Bill tried every door, but sadly, all were locked. A young woman walked by and told us the church opens to tourists on Monday mornings only, and that busloads of people often take advantage of that. Perhaps, we will go on a Monday in the future, but in the mean time,
Bill admired the poppy in the highest window of the building,
and I also liked the greens and golds..
of the windows and the beautiful arches and stonework around them.
As we headed back in the direction of home, the afternoon sun was hitting the walls..
of high-rises around us and we both thought the reflections looked rather like totem poles.
We were just about home when Bill recognized Dolce and her friendly human, Uli. We hadn't seen them in ages, and were happy they are still in the area. Neighbourhood friends are all the more special, I think, in big cities (I think of Vancouver as a big city).
venture to say it deserved its Oscar wins (though Mr. Turner remains one of my favourite movies this year, and that in some very, very strong company. I think we have had a rich selection of movies to enjoy these past few months). Below, Birdman talks with his daughter, and as you can see, they are both suffering. Fame comes with a huge price..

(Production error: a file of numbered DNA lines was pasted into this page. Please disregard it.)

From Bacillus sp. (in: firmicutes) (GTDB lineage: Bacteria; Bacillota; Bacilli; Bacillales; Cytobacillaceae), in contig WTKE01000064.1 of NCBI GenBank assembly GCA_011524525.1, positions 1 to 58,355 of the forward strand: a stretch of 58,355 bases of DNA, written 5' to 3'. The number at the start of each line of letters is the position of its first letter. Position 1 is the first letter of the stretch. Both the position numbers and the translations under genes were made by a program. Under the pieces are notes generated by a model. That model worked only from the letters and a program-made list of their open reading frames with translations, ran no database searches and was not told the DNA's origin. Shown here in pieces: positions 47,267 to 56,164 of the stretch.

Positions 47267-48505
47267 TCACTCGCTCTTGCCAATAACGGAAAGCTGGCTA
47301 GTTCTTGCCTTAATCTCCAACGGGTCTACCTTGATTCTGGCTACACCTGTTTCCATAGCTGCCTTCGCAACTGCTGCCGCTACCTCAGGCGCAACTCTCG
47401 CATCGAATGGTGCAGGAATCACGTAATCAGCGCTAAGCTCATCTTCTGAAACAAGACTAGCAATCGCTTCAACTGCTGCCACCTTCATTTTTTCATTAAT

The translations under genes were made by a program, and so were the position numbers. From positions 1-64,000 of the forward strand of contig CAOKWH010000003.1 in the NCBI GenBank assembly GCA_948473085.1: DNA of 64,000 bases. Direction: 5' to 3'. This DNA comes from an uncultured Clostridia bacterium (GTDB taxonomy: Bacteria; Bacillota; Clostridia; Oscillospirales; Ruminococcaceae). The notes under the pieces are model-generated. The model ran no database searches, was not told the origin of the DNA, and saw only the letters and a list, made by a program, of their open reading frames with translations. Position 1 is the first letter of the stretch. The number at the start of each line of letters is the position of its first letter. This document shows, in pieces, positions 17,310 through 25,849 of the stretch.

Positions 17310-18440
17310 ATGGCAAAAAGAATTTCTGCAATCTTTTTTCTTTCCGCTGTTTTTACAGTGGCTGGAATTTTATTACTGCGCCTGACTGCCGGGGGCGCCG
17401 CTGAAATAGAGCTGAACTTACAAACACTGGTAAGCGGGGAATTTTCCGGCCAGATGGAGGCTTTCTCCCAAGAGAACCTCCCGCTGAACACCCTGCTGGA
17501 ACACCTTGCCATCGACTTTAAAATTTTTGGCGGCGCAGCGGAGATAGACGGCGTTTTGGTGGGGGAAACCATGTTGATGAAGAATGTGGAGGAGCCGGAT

and the more one needs it to feel a sense of identity, the more everyone attached to that person is pushed to the role of bolstering that ego or fading to the sidelines.
It isn't a happy movie but I had moments of exhilaration that brought back a long-ago memory of seeing ET. I am not always willing to suspend disbelief but..
for some reason, the feeling of floating over the top of one's insecurities to give ego just about as much space (can you find it below?) as it deserves in the big picture appealed to me. Bill wasn't quite as entranced, although, as always, we enjoyed some fun conversations related to our evening out and we were both energized by the bike ride.
There's another post coming later today. Black Jack will be in that one for sure :) Thank you, as always, for stopping by. Your visits mean the world!